I was pretty inspired when Anne Bogel of Modern Mrs. Darcy wrote about her favorite fictional mothers for Mother’s Day, so I decided to be a copycat and do a Father’s Day post in the same vein. Happy Father’s Day to all, and please chime in with your favorite fictional fathers. The men of this list certainly aren't perfect, but all things considered, Id say their kids were pretty fortunate to have them.

Mr. Bennet 
Who better to begin this list than the endearingly sarcastic and witty Mr. Bennet of Pride and Prejudice? Though he’s certainly not always a model father or husband, he’s affectionate, bookish, and always has a most perfectly clever and sardonic comeback. While he isnt the best disciplinarian with his silly younger daughters, he does encourage us readers to laugh at absurdity and marry for love, which are, incidentally, exactly what heroine Elizabeth is determined to do. And Mr. Bennet’s special connection with Elizabeth is a bright spot of the story, as is the enjoyment he derives from relentlessly teasing his silly wife.
Screen Capture Source: YouTube

Matthew Cuthbert 
Though Matthew is never actually a father, his roles of surrogate father and friend to Anne Shirley in Anne of Green Gables are one of the sweetest aspects of this first book in the Anne series. Though initially shocked at meeting a girl at the train station instead of the requested boy, he is smitten with Anne’s chattiness and childlike imagination within minutes of knowing her. And throughout the story, her innocence and unadulterated trust break through his shyness and eccentricity. Though a man of few words, his love for Anne is deep, and he’s quick to make it known. His famous words to her towards the end of the book still make me well up every time: 
Well now, I’d rather have you than a dozen boys, Anne. Just mind you that – rather than a dozen boys. Well now, I guess it wasn’t a boy that took the Avery scholarship, was it? It was a girl – my girl – my girl that I’m proud of.
Photo Credit: Anne of Green Gables Wikia

George Banks 
What’s not to like about this hero from Father of the Bride? He’s conscientious about everything and yet has a knack for getting into serious scrapes, especially when major changes interrupt his schedule that always has to be just so. He often says the wrong thing and drives his family insane, but beneath all his antics beats an incredibly soft and loyal heart that would do anything for his wife and children.

Photo Credit: Movie Man's Guide 

Arthur Weasley 
Couldn’t forget this guy, could we? Throughout the Harry Potter series, he cheerfully heads up his wizarding family of nine and works tirelessly in his post at the Ministry of Magic because he genuinely loves it. He’s warm, welcoming, always up for an adventure, and usually ready to crack a joke along with Fred and George to encourage Mrs. Weasley to loosen up. But raising the twins has also made him wise to trickery when he needs to be, and he’s always ready with helpful, fatherly advice for Harry. Mr. Weasley’s fascination with Muggle trinkets remains one of his most endearing qualities; I’m waiting to stumble upon a fan fiction in which Hermione accidentally shows him Google and his mind will be so blown he can’t recover.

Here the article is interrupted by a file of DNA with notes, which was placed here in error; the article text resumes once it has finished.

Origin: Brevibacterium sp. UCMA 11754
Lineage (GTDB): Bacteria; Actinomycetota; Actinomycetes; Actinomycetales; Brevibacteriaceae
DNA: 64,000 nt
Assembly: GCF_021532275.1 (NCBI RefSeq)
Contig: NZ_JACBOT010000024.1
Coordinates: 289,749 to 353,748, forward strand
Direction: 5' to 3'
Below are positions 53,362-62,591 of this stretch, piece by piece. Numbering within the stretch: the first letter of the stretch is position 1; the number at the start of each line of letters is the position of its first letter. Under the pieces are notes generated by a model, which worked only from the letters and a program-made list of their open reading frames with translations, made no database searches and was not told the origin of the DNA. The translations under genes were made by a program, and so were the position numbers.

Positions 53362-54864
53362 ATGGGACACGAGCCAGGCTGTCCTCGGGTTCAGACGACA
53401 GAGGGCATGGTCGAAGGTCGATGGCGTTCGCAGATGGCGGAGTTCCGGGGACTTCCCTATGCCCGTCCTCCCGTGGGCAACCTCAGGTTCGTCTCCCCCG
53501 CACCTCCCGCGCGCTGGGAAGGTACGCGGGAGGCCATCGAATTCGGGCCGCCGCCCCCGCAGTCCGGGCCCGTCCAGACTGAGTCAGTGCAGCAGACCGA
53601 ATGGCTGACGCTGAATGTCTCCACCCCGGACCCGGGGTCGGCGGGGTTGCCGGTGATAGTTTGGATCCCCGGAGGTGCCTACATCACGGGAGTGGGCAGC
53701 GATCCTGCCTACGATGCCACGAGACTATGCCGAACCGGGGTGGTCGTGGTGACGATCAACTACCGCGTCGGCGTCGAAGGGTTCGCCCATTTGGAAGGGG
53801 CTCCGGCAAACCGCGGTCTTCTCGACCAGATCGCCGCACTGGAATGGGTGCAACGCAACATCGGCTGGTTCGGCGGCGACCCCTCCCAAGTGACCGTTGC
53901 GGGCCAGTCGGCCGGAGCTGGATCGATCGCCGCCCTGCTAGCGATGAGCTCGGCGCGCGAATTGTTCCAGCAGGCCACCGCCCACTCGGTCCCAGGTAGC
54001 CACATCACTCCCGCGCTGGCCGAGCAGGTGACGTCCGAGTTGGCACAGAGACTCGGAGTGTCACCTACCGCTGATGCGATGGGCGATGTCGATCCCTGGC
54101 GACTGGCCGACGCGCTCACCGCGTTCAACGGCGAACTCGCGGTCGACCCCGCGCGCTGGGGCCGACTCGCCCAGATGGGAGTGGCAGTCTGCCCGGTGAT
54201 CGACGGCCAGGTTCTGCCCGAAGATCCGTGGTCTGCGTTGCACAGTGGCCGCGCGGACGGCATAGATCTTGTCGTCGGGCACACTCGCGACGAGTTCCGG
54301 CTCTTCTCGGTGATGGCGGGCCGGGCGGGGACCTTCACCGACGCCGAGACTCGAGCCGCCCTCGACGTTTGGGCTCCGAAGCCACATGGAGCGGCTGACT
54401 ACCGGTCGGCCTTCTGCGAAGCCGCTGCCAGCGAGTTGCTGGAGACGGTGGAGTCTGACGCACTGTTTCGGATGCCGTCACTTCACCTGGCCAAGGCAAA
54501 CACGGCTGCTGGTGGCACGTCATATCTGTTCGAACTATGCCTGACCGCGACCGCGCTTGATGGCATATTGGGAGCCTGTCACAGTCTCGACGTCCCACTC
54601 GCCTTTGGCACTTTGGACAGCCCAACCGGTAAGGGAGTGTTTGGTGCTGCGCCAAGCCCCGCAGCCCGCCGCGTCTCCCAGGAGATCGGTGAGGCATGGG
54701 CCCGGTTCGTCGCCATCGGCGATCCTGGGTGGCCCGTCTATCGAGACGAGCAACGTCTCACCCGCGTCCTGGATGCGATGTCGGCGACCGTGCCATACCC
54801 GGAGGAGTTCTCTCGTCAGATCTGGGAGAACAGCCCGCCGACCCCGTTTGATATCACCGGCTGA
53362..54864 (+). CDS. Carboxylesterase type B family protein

Photo Credit: Harry Potter Wikia

Robert Crawley, Earl of Grantham 
And of course, a nod to stoic Lord Grantham of Downton Abbey. Hes always been one of Downton’s foundational pillars through the changes the Crawleys weather. He’s always there doing his best to run things, though he did often have to be unwillingly dragged into modern times by Mary, Tom, and even Violet. He can be a stuffy old prig, but at his heart, he is a good man with sincere love for his wife, daughters, and home. He’s a kindly landlord and devoted family man who wants the best for those in his charge, especially his daughters. His closeness with Mary is particularly enjoyable one of my favorite moments in the entire series is actually when he encourages her to break off her engagement to the manipulative Sir Richard Carlisle and find a cowboy instead. It’s a breakthrough moment for both and such a delight to watch.

Photo Credit: Playbuzz

Do any of these men make your list of favorite fictional fathers? What other noteworthy ones have you come across lately? I'd love to hear.


*I do not own the rights to the photos in this post* 
Well, summer is in full swing, both to my relief and yet also to my chagrin. I like summer because of vacations and more flexible schedules and lighter traffic in the mornings, but on the flip side, I truly detest the scorching hot weather, the sweating, and the mosquitoes. Can’t have it all, can you? But for many people, summer is also a time to revitalize reading habits, so I’m probably going to be posting a few suggestion lists here and there. Today, let’s start with the spiritual category. 

The “Christian living” or “inspirational” genre can be a hit or miss, and many people have rightfully iffy feelings about it. There are plenty of books in this section of the bookstore that have no business there, and it’s certainly important not to let books become more paramount than the Bible. But with those disclaimers, here are a few authors who have been tremendous encouragements to me and always do their utmost to keep Scripture at the center of their writings. 

Kevin DeYoung
Impossible to say too many good things about this guy. He’s down-to-earth, straightforward, funny, and unafraid of making readers uncomfortable. He’s written many books, but I’ve only so far read The Hole in Our Holiness and Just Do Something, both of which I highly recommend. These, like many of his books, deal with practical, everyday aspects of living out the Christian faith rather than abstract, deep-thinker type concepts that you might find in Tim Keller or John Piper’s works. His tone is very conversational and approachable even when he’s talking about difficult or weighty subjects. 

Elisabeth Elliot